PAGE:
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Prev Med. 2015 Oct;79:5-14. doi: 10.1016/j.ypmed.2015.06.002. Epub 2015 Jun 24.

Firearm injuries in the United States.

Author information

  • 1Division of Violence Prevention, National Center for Injury Prevention, Centers for Disease Control and Prevention, Atlanta, GA, United States. Electronic address: kafowler@cdc.gov.
  • 2Division of Violence Prevention, National Center for Injury Prevention, Centers for Disease Control and Prevention, Atlanta, GA, United States.
  • 3Division of Analysis, Research, and Practice Integration, National Center for Injury Prevention, Centers for Disease Control and Prevention, Atlanta, GA, United States.

Abstract

OBJECTIVE:

This paper examines the epidemiology of fatal and nonfatal firearm violence in the United States. Trends over two decades in homicide, assault, self-directed and unintentional firearm injuries are described along with current demographic characteristics of victimization and health impact.

METHOD:

Fatal firearm injury data were obtained from the National Vital Statistics System (NVSS). Nonfatal firearm injury data were obtained from the National Electronic Injury Surveillance System (NEISS). Trends were tested using Joinpoint regression analyses. CDC Cost of Injury modules were used to estimate costs associated with firearm deaths and injuries.

RESULTS:

More than 32,000 persons die and over 67,000 persons are injured by firearms each year. Case fatality rates are highest for self-harm related firearm injuries, followed by assault-related injuries. Males, racial/ethnic minority populations, and young Americans (with the exception of firearm suicide) are disproportionately affected. The severity of such injuries is distributed relatively evenly across outcomes from outpatient treatment to hospitalization to death. Firearm injuries result in over $48 billion in medical and work loss costs annually, particularly fatal firearm injuries. From 1993 to 1999, rates of firearm violence declined significantly. Declines were seen in both fatal and nonfatal firearm violence and across all types of intent. While unintentional firearm deaths continued to decline from 2000 to 2012, firearm suicides increased and nonfatal firearm assaults increased to their highest level since 1995.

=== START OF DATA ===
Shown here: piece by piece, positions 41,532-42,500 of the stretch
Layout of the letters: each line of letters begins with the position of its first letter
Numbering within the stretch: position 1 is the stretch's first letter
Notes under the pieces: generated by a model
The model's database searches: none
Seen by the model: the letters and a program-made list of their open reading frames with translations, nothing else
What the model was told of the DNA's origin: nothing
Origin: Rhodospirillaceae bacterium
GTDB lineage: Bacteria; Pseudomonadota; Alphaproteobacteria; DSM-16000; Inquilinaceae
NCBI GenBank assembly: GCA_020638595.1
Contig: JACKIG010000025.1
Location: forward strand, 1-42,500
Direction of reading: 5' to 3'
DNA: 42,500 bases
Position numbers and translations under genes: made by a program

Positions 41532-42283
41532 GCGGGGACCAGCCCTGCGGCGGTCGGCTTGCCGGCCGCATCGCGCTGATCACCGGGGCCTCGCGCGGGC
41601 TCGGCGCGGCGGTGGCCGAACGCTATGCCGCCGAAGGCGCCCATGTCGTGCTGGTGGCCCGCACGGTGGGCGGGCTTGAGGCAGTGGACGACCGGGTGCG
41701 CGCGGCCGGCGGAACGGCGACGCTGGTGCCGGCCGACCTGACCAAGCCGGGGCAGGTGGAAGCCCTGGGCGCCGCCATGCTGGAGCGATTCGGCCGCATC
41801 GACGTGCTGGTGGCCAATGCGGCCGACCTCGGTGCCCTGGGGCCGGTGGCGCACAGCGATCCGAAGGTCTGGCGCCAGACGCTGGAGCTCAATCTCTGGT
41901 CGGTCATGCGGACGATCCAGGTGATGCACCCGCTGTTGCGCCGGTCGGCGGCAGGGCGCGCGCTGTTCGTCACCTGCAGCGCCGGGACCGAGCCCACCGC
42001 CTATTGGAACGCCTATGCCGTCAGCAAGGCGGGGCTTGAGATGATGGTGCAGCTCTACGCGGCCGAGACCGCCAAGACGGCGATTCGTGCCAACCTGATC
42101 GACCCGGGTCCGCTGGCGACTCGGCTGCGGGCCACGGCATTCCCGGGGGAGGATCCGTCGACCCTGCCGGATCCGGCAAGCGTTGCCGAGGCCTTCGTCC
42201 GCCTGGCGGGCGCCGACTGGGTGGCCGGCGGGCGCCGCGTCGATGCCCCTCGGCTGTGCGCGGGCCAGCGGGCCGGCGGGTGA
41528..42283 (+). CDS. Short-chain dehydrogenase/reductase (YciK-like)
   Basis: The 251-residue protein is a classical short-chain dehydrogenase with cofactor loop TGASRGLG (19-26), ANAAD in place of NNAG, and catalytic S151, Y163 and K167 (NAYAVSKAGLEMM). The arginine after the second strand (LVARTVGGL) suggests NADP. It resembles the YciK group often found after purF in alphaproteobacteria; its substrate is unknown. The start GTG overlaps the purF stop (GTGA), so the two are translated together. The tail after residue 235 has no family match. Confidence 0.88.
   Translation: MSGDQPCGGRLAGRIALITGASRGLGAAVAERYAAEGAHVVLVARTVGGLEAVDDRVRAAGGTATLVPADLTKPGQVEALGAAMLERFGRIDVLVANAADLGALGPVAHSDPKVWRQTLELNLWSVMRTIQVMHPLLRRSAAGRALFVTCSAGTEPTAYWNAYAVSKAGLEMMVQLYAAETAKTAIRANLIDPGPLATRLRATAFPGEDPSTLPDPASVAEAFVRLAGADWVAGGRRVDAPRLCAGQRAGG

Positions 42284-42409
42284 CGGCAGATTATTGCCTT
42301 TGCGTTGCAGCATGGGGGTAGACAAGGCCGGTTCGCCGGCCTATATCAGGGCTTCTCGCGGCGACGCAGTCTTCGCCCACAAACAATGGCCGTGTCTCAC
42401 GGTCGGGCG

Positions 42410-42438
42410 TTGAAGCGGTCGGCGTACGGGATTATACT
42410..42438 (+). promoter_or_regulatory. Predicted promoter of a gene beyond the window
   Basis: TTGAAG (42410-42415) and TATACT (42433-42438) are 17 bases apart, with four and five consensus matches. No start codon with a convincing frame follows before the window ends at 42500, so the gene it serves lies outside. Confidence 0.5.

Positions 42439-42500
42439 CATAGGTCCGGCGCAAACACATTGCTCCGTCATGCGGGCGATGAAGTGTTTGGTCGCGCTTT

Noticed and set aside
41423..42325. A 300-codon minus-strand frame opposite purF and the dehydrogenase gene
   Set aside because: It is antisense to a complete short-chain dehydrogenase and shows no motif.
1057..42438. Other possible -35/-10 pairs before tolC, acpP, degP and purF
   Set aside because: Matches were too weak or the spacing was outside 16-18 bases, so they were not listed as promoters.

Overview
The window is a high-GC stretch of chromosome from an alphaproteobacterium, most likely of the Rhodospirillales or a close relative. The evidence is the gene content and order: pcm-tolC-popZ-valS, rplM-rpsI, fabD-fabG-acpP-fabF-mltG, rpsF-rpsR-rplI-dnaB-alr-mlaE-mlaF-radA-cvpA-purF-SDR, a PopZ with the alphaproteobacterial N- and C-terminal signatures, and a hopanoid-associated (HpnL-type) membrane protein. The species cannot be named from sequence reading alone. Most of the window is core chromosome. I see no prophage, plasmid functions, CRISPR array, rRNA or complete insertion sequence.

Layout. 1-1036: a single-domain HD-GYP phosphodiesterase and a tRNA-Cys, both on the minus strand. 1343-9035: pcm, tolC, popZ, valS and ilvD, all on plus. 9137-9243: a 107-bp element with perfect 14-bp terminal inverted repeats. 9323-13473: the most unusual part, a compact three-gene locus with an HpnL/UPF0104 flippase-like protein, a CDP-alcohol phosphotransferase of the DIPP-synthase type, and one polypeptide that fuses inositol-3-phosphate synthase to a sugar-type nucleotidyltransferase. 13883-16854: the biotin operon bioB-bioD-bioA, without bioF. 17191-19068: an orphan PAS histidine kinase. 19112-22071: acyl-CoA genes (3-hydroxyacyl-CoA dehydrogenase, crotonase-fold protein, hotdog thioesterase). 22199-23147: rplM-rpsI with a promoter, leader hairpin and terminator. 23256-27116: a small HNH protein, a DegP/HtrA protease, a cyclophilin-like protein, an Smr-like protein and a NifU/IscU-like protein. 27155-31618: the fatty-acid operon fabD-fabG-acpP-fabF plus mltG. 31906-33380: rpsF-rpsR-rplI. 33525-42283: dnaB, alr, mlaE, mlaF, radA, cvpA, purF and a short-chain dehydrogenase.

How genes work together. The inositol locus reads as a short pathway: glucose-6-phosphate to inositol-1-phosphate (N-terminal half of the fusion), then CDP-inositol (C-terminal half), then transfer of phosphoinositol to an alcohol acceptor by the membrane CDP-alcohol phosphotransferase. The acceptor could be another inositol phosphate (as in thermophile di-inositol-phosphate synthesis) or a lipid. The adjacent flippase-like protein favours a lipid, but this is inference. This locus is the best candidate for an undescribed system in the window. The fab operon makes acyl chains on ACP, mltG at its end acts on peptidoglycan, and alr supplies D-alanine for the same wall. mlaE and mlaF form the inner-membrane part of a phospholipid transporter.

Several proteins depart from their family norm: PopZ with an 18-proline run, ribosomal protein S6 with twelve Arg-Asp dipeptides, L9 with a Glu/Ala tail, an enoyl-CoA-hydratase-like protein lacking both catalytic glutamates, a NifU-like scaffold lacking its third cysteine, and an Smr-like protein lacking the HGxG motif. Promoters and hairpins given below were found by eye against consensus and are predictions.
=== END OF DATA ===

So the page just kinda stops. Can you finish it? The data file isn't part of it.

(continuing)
CONCLUSION:

Firearm injuries are an important public health problem in the United States, contributing substantially each year to premature death, illness, and disability. Understanding the nature and impact of the problem is only a first step toward preventing firearm violence. A science-driven approach to understand risk and protective factors and identify effective solutions is key to achieving measurable reductions in firearm violence.

Published by Elsevier Inc.

KEYWORDS:

Epidemiology; Firearms; Violence

PMID:
26116133
[PubMed - indexed for MEDLINE]
PMCID:
PMC4700838
[Available on 2016-10-01]
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